An Orthodox rabbi from Pittsburgh filed a federal lawsuit against the Pennsylvania Board of Funeral Directors for requiring the oversight of licensed funeral directors in Jewish burials.
A planned appearance by Nation of Islam leader Louis Farrakhan in Pittsburgh has caused friction between the city's Jewish and black communities. Farrakhan, who has stepped up his campaign of anti-Semitism in recent years, is scheduled to appear on a panel Friday on a live radio broadcast from the Pennsylvania city.
If you’ve left your house or turned on the television in the last two weeks, you know: Pittsburgh’s going to the Super Bowl. But while huge portions of Pittsburghers — and, surely, much of the country — will be cheering for a Steeler victory, some members of the city’s Jewish community are celebrating in creative, and even educational ways.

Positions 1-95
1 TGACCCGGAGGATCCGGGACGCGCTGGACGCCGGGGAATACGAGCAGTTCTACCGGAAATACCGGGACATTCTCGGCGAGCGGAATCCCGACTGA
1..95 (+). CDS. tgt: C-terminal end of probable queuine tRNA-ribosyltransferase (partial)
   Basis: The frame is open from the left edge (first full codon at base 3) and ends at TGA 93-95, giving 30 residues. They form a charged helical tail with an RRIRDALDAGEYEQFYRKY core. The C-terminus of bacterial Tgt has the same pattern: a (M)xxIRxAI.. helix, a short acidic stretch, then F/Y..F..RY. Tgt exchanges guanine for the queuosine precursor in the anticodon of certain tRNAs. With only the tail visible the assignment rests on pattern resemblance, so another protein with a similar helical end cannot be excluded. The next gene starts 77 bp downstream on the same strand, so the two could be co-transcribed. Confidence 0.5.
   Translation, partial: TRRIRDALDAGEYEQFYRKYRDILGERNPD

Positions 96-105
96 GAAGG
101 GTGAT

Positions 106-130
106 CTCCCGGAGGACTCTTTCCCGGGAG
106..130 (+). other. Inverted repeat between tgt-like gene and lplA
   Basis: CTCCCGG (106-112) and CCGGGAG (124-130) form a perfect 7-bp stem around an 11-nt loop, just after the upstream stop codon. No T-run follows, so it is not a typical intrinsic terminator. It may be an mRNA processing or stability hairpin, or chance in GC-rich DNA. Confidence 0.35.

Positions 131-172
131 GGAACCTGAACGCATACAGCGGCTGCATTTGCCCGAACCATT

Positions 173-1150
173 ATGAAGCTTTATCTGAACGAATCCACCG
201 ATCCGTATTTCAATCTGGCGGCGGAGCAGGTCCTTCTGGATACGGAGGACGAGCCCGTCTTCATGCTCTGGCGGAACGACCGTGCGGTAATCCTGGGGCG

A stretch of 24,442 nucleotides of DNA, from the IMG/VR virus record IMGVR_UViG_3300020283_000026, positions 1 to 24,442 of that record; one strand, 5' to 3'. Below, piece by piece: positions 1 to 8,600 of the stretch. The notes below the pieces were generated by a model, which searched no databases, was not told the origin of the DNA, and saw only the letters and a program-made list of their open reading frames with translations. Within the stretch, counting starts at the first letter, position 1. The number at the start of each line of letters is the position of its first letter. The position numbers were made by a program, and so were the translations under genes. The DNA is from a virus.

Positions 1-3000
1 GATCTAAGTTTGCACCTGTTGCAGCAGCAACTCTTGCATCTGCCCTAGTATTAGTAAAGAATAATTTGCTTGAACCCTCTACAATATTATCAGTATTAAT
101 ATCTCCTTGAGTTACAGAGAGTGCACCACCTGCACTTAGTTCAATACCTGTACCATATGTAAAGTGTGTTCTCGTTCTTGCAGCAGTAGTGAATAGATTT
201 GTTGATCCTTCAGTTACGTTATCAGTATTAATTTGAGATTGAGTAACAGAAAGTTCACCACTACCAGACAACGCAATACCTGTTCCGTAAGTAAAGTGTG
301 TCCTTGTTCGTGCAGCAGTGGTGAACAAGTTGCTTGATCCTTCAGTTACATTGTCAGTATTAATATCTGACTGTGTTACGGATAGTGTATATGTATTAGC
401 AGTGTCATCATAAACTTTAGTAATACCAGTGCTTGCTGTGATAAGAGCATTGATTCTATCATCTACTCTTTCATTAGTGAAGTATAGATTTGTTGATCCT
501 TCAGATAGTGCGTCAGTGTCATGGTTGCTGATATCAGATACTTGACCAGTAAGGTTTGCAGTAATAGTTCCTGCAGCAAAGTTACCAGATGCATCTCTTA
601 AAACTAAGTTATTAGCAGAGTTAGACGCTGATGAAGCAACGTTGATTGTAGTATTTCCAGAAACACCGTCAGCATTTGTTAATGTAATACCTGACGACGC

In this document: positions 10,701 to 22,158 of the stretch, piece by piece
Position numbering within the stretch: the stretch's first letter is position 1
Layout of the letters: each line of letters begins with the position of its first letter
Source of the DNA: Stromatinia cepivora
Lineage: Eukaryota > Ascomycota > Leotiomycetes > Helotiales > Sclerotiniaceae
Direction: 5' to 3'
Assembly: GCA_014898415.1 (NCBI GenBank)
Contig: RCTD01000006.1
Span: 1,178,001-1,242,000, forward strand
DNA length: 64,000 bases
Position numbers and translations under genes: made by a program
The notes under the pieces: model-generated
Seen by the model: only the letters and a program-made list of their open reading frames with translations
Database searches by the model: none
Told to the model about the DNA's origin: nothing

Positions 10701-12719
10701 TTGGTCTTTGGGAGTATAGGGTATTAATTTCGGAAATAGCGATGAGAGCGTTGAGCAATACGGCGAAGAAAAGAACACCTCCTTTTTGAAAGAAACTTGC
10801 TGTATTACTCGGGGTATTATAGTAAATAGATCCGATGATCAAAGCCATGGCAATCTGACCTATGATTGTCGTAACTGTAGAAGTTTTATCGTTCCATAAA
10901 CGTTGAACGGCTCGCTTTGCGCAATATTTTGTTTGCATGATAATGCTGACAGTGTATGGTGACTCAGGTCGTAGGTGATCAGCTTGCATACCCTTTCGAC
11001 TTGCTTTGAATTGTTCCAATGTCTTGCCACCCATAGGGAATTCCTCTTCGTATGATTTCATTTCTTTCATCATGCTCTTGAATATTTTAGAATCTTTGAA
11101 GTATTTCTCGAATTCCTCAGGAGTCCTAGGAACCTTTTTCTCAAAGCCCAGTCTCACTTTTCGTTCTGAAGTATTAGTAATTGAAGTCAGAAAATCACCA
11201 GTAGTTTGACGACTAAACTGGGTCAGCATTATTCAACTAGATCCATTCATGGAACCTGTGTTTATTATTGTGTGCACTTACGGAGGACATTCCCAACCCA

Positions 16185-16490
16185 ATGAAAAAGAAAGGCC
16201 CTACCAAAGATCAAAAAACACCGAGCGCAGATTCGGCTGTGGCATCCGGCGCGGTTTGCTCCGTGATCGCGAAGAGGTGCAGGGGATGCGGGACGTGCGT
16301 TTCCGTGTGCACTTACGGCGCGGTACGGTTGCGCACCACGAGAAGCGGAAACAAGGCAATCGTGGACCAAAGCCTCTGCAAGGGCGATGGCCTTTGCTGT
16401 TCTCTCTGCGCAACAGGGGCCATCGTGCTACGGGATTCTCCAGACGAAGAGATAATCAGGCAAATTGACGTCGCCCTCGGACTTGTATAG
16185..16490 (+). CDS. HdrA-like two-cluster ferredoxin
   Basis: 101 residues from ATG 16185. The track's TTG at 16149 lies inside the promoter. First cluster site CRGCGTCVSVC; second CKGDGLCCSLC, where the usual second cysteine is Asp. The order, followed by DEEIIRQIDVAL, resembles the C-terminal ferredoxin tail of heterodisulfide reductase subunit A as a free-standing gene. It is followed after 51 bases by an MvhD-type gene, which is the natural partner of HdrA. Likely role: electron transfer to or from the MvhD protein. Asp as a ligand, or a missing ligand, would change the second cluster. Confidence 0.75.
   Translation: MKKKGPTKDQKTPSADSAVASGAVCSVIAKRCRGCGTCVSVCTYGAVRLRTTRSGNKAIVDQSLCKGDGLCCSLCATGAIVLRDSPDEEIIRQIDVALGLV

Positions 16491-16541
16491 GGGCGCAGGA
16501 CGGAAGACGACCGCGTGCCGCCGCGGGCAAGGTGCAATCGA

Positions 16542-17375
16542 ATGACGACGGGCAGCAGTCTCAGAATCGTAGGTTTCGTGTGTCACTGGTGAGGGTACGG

By now Ron Bloom's professional road to becoming the Obama administration's car czar has been widely reported. Missing from the coverage, however, has been any mention of those formative years at Jewish summer camp.
According to KDKA News Director John Verrilli, it was Pennsylvania McCain spokesman Peter Feldman, in the absence of any confirmed facts, who told the media that the mugger saw a McCain bumper sticker on Ashley Todd's car, and that the B stood for Barack.
The two-page statement, which seeks to spell out just exactly what Reform Judaism is about, was discussed for close to two years, underwent six drafts, garnered more than 30 amendments and sparked heated debate among Reform rabbis and their congregants.
Los Angeles' Reform rabbis returned to their pulpits from last week's Central Conference of American Rabbis convention in Pittsburgh, some of them delighted with the Statement of Principles, some of them disappointed, but all of them primed to revisit the definition of their ever-reforming movement.